Stock prices can also go down.

If you sell a stock for less than you paid for it, you lost capital. For tax purposes, capital losses can be used to offset capital gains. But that would be another very long and very boring post so we’re going to skip that discussion. For now, let’s just assume that you can only make money in the stock market, not lose it. (Yippee!)

The second way that people generate a return on their investment by owning stock is by receiving a distribution of a portion of the company’s annual profit. This is called a dividend. The amount of profit to be distributed is divided by the number of shares outstanding resulting in a per-share amount (e.g., $3 per share). So if you own 100 shares in a company that has a $3 per share dividend, you would get $300.

As noted in your post, “qualified dividends” are dividends that meet certain criteria set by Congress. Again, We the People working through our elected officials agreed that most but not all dividends should get lower rates; others are taxed at the same rate as the rest of your income. (For federal income tax, that is. They are not subject to Social Security or Medicare tax. DIFFERENT POST.)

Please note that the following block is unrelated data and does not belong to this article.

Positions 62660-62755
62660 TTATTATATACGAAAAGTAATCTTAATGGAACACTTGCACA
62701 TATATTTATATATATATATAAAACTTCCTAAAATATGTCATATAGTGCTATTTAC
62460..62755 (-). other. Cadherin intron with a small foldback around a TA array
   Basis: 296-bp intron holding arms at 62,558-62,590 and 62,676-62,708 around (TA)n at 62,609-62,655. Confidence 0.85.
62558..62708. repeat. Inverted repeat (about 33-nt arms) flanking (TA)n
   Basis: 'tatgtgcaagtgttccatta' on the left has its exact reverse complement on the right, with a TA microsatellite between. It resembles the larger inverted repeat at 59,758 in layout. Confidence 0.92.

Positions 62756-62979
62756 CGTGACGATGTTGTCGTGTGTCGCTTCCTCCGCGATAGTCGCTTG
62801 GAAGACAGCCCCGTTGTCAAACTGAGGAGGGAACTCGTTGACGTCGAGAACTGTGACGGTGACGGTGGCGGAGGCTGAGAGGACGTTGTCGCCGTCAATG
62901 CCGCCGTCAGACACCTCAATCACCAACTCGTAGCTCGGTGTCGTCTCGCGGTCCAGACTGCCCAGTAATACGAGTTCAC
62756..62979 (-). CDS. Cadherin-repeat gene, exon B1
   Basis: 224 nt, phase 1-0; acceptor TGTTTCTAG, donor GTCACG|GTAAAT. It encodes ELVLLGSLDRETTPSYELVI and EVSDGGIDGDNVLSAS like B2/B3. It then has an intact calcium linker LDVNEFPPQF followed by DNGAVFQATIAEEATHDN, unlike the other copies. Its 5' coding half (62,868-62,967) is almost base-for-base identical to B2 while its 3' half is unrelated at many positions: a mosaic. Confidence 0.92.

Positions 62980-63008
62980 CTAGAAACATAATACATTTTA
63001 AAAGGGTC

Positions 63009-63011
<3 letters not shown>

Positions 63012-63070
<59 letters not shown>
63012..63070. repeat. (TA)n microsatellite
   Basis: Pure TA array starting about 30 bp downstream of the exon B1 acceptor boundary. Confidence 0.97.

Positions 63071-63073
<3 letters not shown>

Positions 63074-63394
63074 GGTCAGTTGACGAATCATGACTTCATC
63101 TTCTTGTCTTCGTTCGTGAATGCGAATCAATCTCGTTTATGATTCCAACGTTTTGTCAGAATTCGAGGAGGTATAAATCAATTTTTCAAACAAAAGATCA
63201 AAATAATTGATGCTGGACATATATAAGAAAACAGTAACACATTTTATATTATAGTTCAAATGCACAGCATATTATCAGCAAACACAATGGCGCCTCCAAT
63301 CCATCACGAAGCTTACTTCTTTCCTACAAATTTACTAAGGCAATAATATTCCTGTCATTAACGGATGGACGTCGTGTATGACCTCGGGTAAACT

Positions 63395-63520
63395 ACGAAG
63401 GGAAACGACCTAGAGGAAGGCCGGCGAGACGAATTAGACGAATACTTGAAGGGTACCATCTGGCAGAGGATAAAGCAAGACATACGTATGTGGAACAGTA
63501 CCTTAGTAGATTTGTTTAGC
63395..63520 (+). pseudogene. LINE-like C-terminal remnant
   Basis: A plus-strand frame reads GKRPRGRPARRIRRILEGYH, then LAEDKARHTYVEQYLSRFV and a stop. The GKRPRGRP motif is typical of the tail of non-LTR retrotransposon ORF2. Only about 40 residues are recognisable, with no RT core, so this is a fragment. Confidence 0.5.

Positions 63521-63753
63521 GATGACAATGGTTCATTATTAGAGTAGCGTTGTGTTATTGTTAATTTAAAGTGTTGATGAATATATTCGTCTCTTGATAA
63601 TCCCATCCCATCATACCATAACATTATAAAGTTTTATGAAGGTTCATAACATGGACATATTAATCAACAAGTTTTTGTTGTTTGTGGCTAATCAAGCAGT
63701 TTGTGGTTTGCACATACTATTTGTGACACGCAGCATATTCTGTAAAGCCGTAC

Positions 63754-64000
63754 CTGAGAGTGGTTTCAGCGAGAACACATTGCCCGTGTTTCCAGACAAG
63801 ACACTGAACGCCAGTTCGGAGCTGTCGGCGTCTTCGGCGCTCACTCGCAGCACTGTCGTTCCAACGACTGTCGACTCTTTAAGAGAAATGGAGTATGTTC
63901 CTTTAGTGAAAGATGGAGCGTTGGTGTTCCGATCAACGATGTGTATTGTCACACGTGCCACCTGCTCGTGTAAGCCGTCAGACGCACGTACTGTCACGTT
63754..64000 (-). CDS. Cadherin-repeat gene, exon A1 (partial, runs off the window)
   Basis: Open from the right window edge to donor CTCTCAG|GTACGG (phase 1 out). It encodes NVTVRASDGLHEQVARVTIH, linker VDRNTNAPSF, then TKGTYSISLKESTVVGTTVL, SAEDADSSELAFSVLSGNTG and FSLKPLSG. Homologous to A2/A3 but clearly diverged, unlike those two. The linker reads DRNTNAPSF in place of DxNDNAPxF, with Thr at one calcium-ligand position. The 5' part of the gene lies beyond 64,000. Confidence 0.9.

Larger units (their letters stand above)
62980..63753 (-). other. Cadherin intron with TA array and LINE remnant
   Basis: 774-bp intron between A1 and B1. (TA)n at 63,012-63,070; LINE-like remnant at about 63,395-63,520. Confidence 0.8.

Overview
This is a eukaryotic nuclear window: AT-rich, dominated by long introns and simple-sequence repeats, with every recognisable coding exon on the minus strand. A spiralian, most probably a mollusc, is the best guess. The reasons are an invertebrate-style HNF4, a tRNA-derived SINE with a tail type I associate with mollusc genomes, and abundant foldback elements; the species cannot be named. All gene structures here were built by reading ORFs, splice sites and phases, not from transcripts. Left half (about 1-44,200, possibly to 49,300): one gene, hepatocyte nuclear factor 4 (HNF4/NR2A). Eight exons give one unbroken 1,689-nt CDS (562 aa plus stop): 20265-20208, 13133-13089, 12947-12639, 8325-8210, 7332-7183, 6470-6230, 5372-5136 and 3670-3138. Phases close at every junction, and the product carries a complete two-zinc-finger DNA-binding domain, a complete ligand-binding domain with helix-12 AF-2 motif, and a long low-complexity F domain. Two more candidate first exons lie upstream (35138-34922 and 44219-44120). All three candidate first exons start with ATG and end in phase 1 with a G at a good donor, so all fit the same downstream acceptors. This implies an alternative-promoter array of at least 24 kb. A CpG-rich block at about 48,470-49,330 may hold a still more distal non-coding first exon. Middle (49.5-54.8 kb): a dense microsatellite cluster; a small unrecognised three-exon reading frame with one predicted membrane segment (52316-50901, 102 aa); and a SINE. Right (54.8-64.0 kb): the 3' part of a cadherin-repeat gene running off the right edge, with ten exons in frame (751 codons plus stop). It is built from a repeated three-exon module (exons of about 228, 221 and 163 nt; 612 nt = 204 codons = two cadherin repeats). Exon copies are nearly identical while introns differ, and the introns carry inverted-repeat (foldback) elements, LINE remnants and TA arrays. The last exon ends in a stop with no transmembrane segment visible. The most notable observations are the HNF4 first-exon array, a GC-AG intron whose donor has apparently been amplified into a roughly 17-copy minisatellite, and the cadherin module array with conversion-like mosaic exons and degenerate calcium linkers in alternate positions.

Got that?

To recap: Capital gains are the income you earn when you sell your stock for more than you paid for it. Dividends are a distribution of income you receive as an owner. These are the two ways that equity investors (owners) make money.

You can also be a debt investor (lender), loaning money to a company by buying bonds. But again, not going to go into that here. Too long, too boring. DIFFERENT POST. This is why the CPA exam consists of four separate 3-hour tests, each of which has multiple testlets (yes, that is an actual word). It just goes on and on.

Okay. Now into the weeds on dividend income.